Scandi tips, I use a 11’ poly tip slow sink. If you want to to set to forget, add a poly leader and tie your tippet into the poly leader.
 
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Ard

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Does the Scandi line need a tip, or you tie your leader right to the end of it?
Once you become accustomed to casting Scandi lines you can get away with some weight on the tip. Whether you fulfill your weight requirement with weighted flies or with what are known as 'Mini Heads' a person can become quite good at making proper casts to whatever distance is needed with some sinking material on the tip of a Scandi head / line.

If you were to look at the top of the General Discussion forum category you can find a bunch of Pinned threads. One of them is this one in that post you will see links to other threads. Look for one called Getting it Down. That will explain a rather unconventional approach to fishing a fly deeper that one may expect when using Scandi lines. For a light line like you will have I would probably use 3 foot of Z-9 weighing 27 grains to aid in getting down. One of the main reasons I have never had interest in the new Trout Spey rods is that they are so light lined that carrying a substantial payload combination of fly and mini head seems counter productive. My own trout Spey rods use 475 grain Scandi lines which provide me a great deal of latitude in my mini head and fly weights and enable me to get down to where the fish will have decisions to make.

If you have not ordered yet you may want to at least consider going to the heavy trout Spey sets in order to bulk up that line weight. Going light could result in becoming aware that that guy on the forum was in fact correct.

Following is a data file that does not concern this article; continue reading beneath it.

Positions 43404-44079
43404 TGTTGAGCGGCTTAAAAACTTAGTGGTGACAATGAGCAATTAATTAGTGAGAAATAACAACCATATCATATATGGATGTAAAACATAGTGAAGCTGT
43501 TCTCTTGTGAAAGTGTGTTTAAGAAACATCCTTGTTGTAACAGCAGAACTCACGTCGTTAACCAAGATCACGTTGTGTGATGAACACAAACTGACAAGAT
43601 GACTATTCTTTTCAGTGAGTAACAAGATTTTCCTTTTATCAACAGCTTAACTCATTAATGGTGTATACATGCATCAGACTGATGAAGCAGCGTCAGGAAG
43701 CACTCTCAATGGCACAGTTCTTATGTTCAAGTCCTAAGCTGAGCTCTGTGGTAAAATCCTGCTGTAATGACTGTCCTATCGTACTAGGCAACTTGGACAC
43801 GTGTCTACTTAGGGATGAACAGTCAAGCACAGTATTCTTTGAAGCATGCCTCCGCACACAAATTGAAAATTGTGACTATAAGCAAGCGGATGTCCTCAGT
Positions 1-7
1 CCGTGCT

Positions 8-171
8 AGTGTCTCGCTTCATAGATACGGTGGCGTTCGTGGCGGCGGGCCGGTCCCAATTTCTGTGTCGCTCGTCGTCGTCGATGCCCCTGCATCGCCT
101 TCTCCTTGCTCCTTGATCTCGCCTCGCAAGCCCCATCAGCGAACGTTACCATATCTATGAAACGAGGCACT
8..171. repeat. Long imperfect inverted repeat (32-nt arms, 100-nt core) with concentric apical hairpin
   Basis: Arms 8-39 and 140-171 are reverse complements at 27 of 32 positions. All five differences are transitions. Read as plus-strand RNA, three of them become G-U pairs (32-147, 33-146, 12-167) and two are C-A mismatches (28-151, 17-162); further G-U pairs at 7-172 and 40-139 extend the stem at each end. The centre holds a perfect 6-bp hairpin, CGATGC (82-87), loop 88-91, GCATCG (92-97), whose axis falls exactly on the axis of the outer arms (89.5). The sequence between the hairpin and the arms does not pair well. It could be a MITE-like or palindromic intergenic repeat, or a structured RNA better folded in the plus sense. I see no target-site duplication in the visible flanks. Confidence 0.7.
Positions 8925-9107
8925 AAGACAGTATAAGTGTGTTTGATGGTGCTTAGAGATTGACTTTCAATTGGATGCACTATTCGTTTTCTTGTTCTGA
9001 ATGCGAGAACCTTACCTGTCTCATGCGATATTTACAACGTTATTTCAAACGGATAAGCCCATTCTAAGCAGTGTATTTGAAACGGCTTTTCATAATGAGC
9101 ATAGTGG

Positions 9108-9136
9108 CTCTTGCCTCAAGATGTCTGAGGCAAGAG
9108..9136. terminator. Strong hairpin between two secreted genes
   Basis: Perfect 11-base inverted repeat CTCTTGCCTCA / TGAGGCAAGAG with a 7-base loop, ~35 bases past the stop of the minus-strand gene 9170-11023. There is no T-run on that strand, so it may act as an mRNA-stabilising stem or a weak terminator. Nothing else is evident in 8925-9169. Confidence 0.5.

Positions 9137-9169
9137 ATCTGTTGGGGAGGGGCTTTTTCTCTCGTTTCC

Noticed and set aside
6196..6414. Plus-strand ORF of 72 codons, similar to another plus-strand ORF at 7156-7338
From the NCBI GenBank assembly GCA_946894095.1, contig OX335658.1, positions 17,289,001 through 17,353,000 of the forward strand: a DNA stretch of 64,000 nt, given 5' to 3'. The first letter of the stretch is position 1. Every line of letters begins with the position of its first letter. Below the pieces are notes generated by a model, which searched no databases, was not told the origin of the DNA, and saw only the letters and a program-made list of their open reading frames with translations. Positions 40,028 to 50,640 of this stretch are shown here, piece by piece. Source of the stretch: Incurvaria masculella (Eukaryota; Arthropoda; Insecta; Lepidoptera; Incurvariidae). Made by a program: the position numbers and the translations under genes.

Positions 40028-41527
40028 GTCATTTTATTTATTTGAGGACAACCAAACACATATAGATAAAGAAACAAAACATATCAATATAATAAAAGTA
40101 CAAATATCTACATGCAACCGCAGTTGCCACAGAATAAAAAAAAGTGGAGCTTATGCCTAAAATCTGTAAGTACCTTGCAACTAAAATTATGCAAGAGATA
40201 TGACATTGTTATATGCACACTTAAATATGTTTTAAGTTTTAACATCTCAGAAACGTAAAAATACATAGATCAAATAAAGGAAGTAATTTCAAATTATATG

Unknownflyman

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I am only versed in the differences between scandi and skagit lines for 7wt and above on 11` rods or longer. Trout spey and single hand spey the grain weights are so small and the lines, I have no idea what they can carry as far as payload, I fish decent size flies up to large flies for steelhead and salmon.
 

eastfly66

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graboid.JPG

This is an example of what you throw on a 250 grain Scandi and it's a ball but the best is a team of old school soft hackles.
 

eastfly66

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Ok, Ok, I guess I have to align my thought process with smaller fish & flies :(
Yup, that is where the trout spey , mini spey , light switch or whatever you want to call it shines. Good fit for SMB too but not the tool for going deep to Salmon or even trout holding in deep pools and/or fast water. Versileaders just don't get down fast enough and I don't think even the iMOW tips can do it .....least not in my experience. The rod will handle a large trout , you landed a steelhead or salmon on a old Superfine right , I cant see how a modern rod twice as long wouldnt do it but again a large brown holding in a deep pool your just not going to reach out & get the fly down to him with something in the 250 grain class. I guess you could probably rig some type of sink tip and with the right line management get it down but casting the fly on on that light a rig becomes a bear. I've used the T material build into the leader like you wrote about but on the 3 wt. it didn't have the mass I needed to get the fly out there , not the T material I needed to get it down in the deeper pools. That's a job best left for the heavier rods.

I'm not saying it cant be done, I could probably put a 475 grain on my Sage Circa and "get it done" but why in God's name would I want to with a rack full of better tools. Back to the light trout spey class , I've landed some decent 17" + trout on the 3110 taken on P&O ......that's a good fit for the light trout speys.

1 wt. - I have no idea.
2 wt. - keep it to soft hackles.
3 wt. - S.H. & light streamers.
4 wt. - Streamers with B.H. small cones bunnies and such.
5 wt. - Same as above , little bigger, little deeper & better in the wind but not much.

( Leave your Headbangers , Sex Dungeons & T-11 at home)

When you relocate to GA. Ard , I'm willing to bet it won't be long before you buy a Trout Spey.